Library Hosts Workshop on Benefits of LinkedInApr 29, 2021 06:00AM ● By Pamela Johnson
Career Coach Deb Raymond
On April 7, Deb Hunt Raymond, a career coach and group leader, led a one-hour virtual Bellingham Library presentation supported by the Friends of the Bellingham Library. Raymond noted at the beginning of her presentation that some regard LinkedIn® as only a place to go when job hunting. She suggested that having a presence on LinkedIn offers many other benefits besides this. Her presentation covered some basic ideas about the LinkedIn platform.
She explained that professionals often check your LinkedIn profile to understand more about you before they choose to do business with you. Therefore, entrepreneurs and professionals in many fields can benefit from offering evidence of their credibility in their LinkedIn profile.Raymond pointed out some differences between Facebook, a social network, and LinkedIn, a professional network. She encouraged participants to provide a profile photo on their LinkedIn profile that represents “what you wear to work.” Business prospects, possible employers, and possible customers are all people who may check your LinkedIn profile to understand better who you are and whether they want to do business with you. Your profile is not the place to post family photos, or pictures of having fun with friends. Making sure your profile photo has only you in the picture is a basic requirement of presenting yourself professionally.
An underused tool available on LinkedIn is the ability to give and receive recommendations. “Try to obtain at least one recommendation from each job you list on your work experiences,” she suggested.
Raymond offered several strategies for obtaining introductions to someone you hope to do business with. Some in the group asked how you can increase the number of contacts you are connected with. “Make a list of family, friends, parents of kids you spend time with at sporting events,” was Raymond’s simple suggestion. “When reaching out to each person, remind them how you know each other. Don’t send out those pre-programmed wordings in your invitation. Make it personal. You are much more likely to receive a response.”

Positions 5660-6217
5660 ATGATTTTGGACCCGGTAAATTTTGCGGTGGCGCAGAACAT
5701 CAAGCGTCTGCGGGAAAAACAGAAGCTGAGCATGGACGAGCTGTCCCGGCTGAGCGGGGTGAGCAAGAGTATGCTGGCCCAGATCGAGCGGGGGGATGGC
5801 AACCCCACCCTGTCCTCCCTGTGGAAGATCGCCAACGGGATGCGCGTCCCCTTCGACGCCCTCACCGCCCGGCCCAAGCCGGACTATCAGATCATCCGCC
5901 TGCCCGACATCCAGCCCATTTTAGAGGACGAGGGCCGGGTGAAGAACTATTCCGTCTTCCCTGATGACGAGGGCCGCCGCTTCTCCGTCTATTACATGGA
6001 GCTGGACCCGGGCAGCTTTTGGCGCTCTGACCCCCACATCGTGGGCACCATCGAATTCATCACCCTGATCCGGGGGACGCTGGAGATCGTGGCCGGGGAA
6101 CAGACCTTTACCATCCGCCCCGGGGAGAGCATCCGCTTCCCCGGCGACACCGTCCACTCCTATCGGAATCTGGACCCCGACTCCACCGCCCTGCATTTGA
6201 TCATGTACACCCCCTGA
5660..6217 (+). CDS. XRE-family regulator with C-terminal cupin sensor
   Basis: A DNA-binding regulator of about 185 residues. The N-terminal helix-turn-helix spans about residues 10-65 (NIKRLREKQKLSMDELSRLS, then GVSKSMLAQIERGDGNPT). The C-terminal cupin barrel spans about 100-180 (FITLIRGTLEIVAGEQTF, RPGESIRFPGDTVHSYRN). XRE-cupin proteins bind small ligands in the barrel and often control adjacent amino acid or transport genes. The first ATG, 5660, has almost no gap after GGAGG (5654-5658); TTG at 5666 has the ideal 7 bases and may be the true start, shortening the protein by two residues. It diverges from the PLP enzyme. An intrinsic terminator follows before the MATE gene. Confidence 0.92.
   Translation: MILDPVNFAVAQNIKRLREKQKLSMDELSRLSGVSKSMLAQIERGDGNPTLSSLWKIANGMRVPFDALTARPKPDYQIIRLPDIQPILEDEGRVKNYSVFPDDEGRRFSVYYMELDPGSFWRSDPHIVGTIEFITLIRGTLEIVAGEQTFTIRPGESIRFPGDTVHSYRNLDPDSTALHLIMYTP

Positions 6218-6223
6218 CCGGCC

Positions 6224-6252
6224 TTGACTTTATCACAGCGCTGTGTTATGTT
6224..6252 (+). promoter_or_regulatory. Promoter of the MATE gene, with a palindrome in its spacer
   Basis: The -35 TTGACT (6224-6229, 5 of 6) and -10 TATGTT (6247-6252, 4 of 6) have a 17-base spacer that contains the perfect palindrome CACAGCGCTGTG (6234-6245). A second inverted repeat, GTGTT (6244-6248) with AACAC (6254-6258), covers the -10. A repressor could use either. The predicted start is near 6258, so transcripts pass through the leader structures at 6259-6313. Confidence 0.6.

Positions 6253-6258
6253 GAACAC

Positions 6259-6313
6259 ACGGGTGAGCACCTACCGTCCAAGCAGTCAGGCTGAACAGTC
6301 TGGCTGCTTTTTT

She continued, “Craft your LinkedIn profile for the career you want, not where you have been.” She elaborated by explaining that your LinkedIn profile is not merely a carbon copy of your resume. Rather, it is up to you to highlight what you want to emphasize about your experience, including volunteer experience, which many business contacts recognize has great value.
Providing the example of her own LinkedIn profile, Raymond was able to share the screen so that participants could look closely at various parts of crafting a profile page and understand where to find various functions on the profile page that can work to your advantage. She urged participants to create a clear headline, not just a job description. The summary of what you offer allows for 2000 words, but only the first thirty-nine words will show without clicking the “read more” button, so she urged the audience to make best use of that first paragraph, hopefully encouraging the person who came to your page to want to know more.
A basic tip that some might not be aware of is to look for the little pencil-shaped icon at the top corner of each portion of your profile, which allows you to edit anything you have entered in your profile. For baby boomers looking for work, she explained that you no longer are required to put dates in the section noting your job experience.
Raymond noted the value of joining specific groups that are related to your areas of interest. “You can connect with people who are in the same group you are in. Because of that connection, you will know more about the person and can reference that you are both in that group.”
LinkedIn offers much more that can be to your benefit, but if you do not get started, you won’t understand what you are missing. No, LinkedIn is not for everyone, but it is beneficial for many. This workshop was a great step in the right direction for putting this powerful tool to use in making helpful business connections.